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Okay, so I’m being hard on myself. Actually, my sense of direction is pretty good and I’m normally quite competent with maps, and I especially have to give myself lots of credit for reading train maps in cities with which I’m unfamiliar, plus I lived outside of Tokyo for three years and read train signs in Hiragana. I used the train all the time in Madrid, understanding the system pretty well pretty quickly. So if I have lived in two foreign countries and could read the language and am still alive today, I guess my map situation isn’t so bad. And despite what I said, I think I can find almost anything. I don’t know why I need to reference this information, as I have driven many places without GPS, as well as found many places in foreign countries (think JAPAN), and everything turned out all right! However, I suppose there are always exceptions to the rule, and Toledo and Avila happen to be two of them, not to mention Sevilla, whose street names on the map were so small I could barely see them, plus I wasn’t wearing my reading glasses at the time.

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I don’t have much more to say about Avila. I figure if you or I want to know the history, we can consult the Internet (Wikipedia, if we’re hard up), or you can just look at the pictures on this blog. They tell a better story than I do, plus I’ve already explored the area, gotten turned around many times, and wasted lots of time, all in an effort to save YOU a bunch of time, trouble, and agony. I hope you enjoy the pictures, and the good news is that to view them, you don’t even need a map.

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¡Besos!

International Girl in Spain

Hallie Belt, M.A. and B.A., English

halliebelt@beltstyles.com, 312.285.8429

www.beltstyles.com

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Home, Sweet Home…sickness

Calle Santiago

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¡Hola a Todos!

Before I lay my homesickness on you, I will relate my goings-on these past several days.

 

On Wednesday and Thursday, I emailed my resume to several language academies, as I’m trying to get a part-time tutoring or teaching job. On Friday, my day off, I dressed for my interview and 316691_2290453142001_73728_ntook the Metro to Ruben Dario station. A Spanish girl with a British accent interviewed me and seemed hopeful about my prospects of working with the company. I was delighted to hear that I could find work in the area where I live and would be tutoring only one or two children (brother and sister, for example) in their home. I like tutoring, so that sat well with me.

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After I came home and wrote in my blog, I prepared myself for a second interview at 4 p.m. I had called an American woman that morning at the International Institute, and she said that even though she had teachers for all her courses, she would meet with me, possibly for January classes. After the short interview, she showed me the downstairs library, which was filled with movies. I told her I would love to check out movies once I get my permanent resident card and a handy extra 10 euros, but since my wallet had been stolen, I couldn’t spend that money yet. In the meantime, I was hoping to go to the public library to check out movies and books for free. Anyway, this place was a nice alternative, as there was also a garden and an area for drinking coffee outside. Later, I went to the Prado Museum, which was free from 6 p.m. to 8 p.m. on Friday nights, but the line was lengthy, so I went to the museum store located across the street, then to the Thyssen Museum, which was not free, and looked around the gift shop.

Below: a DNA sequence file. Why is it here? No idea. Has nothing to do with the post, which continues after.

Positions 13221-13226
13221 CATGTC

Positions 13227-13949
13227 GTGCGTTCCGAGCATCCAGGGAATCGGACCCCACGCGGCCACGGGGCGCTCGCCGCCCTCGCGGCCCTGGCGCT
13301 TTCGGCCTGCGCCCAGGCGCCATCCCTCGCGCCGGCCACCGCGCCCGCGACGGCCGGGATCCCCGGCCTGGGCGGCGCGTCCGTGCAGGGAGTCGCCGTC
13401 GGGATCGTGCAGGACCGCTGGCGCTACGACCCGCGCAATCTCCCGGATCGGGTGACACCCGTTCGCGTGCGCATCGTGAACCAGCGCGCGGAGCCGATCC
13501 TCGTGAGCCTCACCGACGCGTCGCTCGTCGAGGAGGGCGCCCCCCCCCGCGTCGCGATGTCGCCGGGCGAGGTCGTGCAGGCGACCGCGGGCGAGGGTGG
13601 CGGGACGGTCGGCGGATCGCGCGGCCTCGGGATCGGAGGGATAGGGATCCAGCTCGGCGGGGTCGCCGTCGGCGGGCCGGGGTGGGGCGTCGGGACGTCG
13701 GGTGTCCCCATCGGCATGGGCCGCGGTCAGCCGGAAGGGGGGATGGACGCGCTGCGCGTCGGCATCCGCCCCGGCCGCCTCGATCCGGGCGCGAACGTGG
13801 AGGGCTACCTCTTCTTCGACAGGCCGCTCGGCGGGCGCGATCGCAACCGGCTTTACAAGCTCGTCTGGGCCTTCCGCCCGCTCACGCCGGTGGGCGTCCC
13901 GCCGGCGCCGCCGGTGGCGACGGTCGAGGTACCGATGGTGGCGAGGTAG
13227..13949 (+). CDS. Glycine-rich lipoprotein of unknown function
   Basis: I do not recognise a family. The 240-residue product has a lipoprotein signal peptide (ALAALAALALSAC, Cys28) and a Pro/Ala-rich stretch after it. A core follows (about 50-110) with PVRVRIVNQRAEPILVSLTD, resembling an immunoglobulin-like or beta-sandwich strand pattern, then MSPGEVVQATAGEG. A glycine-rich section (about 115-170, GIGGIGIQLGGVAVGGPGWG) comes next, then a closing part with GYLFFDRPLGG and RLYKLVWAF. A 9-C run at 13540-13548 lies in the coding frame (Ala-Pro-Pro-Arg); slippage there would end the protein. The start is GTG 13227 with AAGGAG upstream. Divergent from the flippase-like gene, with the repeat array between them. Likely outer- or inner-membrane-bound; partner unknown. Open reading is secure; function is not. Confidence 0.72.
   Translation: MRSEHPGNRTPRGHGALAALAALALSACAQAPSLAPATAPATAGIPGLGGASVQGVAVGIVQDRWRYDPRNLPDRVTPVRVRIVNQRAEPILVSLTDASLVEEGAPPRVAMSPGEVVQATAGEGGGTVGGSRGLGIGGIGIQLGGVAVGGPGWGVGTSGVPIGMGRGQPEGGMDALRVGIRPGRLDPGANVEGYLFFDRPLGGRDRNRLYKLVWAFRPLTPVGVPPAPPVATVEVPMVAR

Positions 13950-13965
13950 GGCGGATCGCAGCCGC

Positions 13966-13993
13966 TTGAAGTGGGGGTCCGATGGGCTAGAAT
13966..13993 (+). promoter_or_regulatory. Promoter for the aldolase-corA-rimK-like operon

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On Saturday morning, all I felt was lonely, forlorn, and isolated for a 317472_2334873412480_1081660831_n-2couple of

 

 

 

different reasons I won’t explain here. Hard as it and everything was, I decided to take my dad’s advice from 1983, when I moved to Austin and was feeling the same way: “Hal, go outside and do something. Go to the library, and stop thinking about yourself.” Sometimes it’s hard not to think about yourself during these times of crisis, but this advice has sometimes served me well over the years. I used my Metro pass, my legs, and my three-surgery feet for nonstop travel that day.

Plaza

First, I went to the Instituto Cervantes (I attended that school in Chicago), an enormous building with a free exhibit on the cosmos, so I viewed that, not absorbing any of the information but just trying to get my mind off the loneliness. Then I went to another free museum and viewed more art. Later, I walked to the free Archaeological Museum and the National Public Library — more free art — and to the bullfight ring, walking around the outside of it. I strolled along Goya Street and hopped on the train to Debod Temple and — along with the many lovers, as well as brides and grooms being photographed in this lovely spot — viewed the setting sun. Yup. Just me, the brides and grooms, and the lovers. Try to imagine the fun I was having.